Designed in Sweden, the rubberised watch works with any micro SIM card and in any country bar Japan, South Korea and North Korea.

The gist is simple… When a wandering sprog is lost or needs to make contact with someone, he or she simply pushes the front fascia button and speaks the name of the recipient. Voila, call connected. It is, to all intents and purposes, a genuine standalone phone, and arguably the smallest one on the planet. It's also a great Star Trek-style communication gizmo for adventurous kids.


Loc8tor GPS for Kids

Loc8tor is one of the most popular subscription-based GPS tracking devices on the market. Simply pop this small dongle in your child's pocket or attach it using the supplied belt pouch and you can keep tabs on their movements via your smartphone or browser.

You can set a safe-zone perimeter – very handy for those with gardens that border railway lines and open countryside – or use any internet-enabled mobile device to see the child's location on a map, in real time. What's more, its 2.45GHz frequency band means it can be used worldwide. Monthly tracking plans start at a rather hefty £40 per month. But what price peace of mind?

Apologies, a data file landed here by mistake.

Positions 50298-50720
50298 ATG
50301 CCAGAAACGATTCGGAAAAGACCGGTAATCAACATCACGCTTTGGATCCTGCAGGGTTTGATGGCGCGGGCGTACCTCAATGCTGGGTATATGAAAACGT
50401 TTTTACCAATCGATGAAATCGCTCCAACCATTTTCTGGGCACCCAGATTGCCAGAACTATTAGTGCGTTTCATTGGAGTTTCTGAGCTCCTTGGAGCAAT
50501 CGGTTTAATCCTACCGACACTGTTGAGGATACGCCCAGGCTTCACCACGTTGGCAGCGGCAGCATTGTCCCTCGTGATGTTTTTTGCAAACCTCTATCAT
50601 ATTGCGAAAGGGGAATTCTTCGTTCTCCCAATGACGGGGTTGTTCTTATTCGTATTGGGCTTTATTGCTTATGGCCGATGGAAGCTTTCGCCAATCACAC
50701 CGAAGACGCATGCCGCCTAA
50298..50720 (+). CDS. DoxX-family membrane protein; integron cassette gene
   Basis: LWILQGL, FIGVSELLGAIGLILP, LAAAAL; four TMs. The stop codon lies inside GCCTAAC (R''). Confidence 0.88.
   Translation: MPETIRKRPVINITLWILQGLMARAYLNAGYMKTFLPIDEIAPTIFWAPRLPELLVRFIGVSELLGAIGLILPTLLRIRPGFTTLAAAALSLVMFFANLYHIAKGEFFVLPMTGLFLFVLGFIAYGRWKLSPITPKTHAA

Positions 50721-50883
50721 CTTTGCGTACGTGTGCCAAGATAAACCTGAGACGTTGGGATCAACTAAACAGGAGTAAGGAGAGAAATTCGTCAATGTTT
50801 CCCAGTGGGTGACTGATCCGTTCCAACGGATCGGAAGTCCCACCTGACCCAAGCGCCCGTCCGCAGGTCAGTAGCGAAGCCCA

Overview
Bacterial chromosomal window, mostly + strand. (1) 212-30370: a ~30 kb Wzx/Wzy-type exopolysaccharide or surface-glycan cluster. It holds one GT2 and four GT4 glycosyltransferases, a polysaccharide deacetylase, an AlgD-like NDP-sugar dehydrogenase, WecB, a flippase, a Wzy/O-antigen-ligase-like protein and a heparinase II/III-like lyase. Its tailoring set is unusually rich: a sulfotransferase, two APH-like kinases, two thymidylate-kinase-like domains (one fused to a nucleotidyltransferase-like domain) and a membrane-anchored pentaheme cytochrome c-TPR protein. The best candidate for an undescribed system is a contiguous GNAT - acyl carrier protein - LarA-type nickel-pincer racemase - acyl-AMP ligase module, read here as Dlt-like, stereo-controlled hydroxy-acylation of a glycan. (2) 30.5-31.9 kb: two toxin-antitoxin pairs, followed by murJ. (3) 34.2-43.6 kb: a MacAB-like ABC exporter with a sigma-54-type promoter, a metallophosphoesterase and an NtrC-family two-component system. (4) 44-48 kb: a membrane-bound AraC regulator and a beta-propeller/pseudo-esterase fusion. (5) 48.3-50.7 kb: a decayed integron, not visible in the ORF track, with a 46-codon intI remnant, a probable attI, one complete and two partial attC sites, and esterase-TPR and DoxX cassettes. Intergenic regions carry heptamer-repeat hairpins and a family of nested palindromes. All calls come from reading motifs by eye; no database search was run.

Amber Alert GPS Smart Locator

Amber Alert's pocket-sized GPS unit measures just 7cm and its rechargeable lithium battery runs for up to 40 hours on a single charge. Slip it into your child's pocket and you'll be able to check up on his/her location using either a browser or the accompanying iOS and Andoid app, communicate using the device's two-way voice function, even set up geo fencing boundaries.

But that's just the half of it. No one relishes the idea of living in the same neighbourhood as a sex offender so this clever gizmo also sends the parent or guardian a text or email alert if the child comes within 500 feet of a registered paedophile's home.

And if the little one ever has a panic attack, he or she simply hits the SOS button and a message is sent to the parent and up to ten authorised users. Subscription charges start at $15 per month.


FlashMe Sydney